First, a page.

Breast cancer is the most common cancer for Kiwi women and the third most common cancer overall
It affects one in nine New Zealand women over their lifetime.
About 70% - 75% of women who are diagnosed with breast cancer and about 80% of women who die from it are aged 50 years or older. Some women are at greater risk of breast cancer because there is a history of close family members having the disease.However, most women who develop breast cancer have no relatives with the disease. Even among women who do have relatives with breast cancer, most will never develop it. (Ministry of Health 2015)
While it is less common, young women can get breast cancer too. 6% of breast cancer in New Zealand occurs under the age of 40 years. Although it is uncommon, men also get breast cancer. About 25 men are diagnosed in New Zealand each year.
Nine New Zealand women, on average, will hear the news today that they have breast cancer.
Overall, 85% of people with breast cancer survive 10 years or more (95% if detected on a screening mammogram) but tragically, more than 650 women die of the disease every year.
How well is NZ doing in tackling breast cancer?
In the first and biggest study of its kind, we’ve analysed data in Te Rēhita Mate Ūtaetae - Breast Cancer Foundation National Register.
Our report, 30,000 voices: Informing a better future for breast cancer in Aotearoa New Zealand, looks at how New Zealand is doing when it comes to breast cancer diagnoses and treatment.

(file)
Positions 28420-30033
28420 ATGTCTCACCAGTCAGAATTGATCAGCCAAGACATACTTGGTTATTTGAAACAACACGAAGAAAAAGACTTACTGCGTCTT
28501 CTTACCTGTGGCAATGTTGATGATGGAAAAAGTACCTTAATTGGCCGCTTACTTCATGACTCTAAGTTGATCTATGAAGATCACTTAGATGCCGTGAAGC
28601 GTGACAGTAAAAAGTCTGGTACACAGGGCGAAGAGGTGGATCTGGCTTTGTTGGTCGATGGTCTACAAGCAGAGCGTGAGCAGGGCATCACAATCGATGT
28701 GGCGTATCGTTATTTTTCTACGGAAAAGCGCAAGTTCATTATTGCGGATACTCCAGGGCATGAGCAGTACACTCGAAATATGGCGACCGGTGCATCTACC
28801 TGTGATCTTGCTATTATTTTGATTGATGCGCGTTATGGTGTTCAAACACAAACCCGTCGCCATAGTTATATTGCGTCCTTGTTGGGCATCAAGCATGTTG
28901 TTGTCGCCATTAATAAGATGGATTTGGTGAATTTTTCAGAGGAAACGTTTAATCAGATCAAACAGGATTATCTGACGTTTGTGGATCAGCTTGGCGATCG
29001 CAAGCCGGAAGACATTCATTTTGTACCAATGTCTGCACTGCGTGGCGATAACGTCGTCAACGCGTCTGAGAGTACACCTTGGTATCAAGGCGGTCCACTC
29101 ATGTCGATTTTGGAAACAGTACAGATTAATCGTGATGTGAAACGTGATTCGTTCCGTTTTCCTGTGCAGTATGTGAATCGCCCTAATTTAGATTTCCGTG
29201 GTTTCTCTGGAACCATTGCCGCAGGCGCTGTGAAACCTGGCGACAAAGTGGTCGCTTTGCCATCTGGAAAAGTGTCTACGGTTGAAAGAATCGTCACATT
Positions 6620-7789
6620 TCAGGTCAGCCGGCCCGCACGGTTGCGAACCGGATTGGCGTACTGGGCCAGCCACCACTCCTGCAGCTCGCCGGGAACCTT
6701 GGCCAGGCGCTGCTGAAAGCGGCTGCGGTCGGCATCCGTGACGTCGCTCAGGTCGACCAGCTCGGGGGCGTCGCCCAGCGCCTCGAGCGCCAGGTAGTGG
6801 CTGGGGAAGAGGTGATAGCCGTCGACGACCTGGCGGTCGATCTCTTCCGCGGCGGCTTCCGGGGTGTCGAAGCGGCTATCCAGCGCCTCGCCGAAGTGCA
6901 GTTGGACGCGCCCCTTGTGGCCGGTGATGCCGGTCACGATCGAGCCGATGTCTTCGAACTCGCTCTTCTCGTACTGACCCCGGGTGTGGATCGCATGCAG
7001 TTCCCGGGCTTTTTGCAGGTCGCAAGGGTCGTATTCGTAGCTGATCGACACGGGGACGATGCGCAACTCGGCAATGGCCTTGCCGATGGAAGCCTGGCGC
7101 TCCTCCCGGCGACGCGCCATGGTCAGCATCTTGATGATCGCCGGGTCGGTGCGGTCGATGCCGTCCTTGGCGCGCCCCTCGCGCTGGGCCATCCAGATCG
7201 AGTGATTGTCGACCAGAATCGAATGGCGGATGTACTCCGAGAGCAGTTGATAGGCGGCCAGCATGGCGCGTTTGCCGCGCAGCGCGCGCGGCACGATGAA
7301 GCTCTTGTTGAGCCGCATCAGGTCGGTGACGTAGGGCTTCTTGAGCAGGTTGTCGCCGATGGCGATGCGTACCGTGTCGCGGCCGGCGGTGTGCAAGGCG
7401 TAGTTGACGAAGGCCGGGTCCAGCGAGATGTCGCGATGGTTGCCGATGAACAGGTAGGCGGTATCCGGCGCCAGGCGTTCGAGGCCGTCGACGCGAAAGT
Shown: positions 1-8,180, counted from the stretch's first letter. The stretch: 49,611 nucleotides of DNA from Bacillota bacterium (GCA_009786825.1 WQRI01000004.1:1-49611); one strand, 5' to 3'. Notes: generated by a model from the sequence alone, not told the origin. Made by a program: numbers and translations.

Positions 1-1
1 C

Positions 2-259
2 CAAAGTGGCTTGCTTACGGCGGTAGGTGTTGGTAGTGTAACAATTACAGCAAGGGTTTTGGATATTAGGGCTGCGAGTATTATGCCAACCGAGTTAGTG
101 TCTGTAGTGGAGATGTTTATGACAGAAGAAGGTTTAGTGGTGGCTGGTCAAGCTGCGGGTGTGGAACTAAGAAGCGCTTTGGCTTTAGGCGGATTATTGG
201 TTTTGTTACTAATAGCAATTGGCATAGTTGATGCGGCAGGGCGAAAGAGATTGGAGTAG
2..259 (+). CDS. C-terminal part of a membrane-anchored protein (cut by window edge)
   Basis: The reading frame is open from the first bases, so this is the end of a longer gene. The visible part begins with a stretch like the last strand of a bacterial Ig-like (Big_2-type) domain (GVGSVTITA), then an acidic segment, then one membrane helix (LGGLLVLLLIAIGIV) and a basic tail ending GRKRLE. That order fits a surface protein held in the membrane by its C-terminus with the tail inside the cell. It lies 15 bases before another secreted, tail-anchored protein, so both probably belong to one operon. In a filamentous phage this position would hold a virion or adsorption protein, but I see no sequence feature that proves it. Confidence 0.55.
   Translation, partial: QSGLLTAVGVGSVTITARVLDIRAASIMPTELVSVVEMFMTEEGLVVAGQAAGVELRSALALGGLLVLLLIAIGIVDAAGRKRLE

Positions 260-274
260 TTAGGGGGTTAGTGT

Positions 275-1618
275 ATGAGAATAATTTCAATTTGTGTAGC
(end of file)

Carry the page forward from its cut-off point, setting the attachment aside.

As indicated in the following table, a woman’s chance of developing breast cancer increases with age. Approximately 70% - 75% of breast cancers are diagnosed in women 50 years and older. While breast cancer is less common in women under the age of 40, women in their 20s and 30s can get it too (approximately 6% of cases are in this age group).
|If a women is now in her:||Risk of breast cancer in the next ten years:|
|20s||1 in 1,314|
|30s||1 in 204|
|40s||1 in 50|
|50s||1 in 37|
|60s||1 in 29|
|70s||1 in 36|
Recent research from Australia and the United Kingdom shows a one in nine lifetime risk of a woman being diagnosed with breast cancer; however, the USA has a higher incidence with a one in eight to one in seven lifetime risk.
The following table shows that while the number of people (female and male) diagnosed with breast cancer in NZ is increasing (18% over the last decade), the death rate from breast cancer in NZ decreased by 24% from 1995 to 2005.
Some possible explanations for the increasing incidence are:
- An increase in the number of women attending breast screening
- An ageing population – simply getting older increases the risk for most cancers
- Lifestyle factors, such as increased alcohol consumption and the rise of obesity rates
- Having children at an older age, and having fewer children, along with a reduction in breastfeeding rate.
Source: International Agency for Research on Cancer (IARC) and World Health Organization (WHO)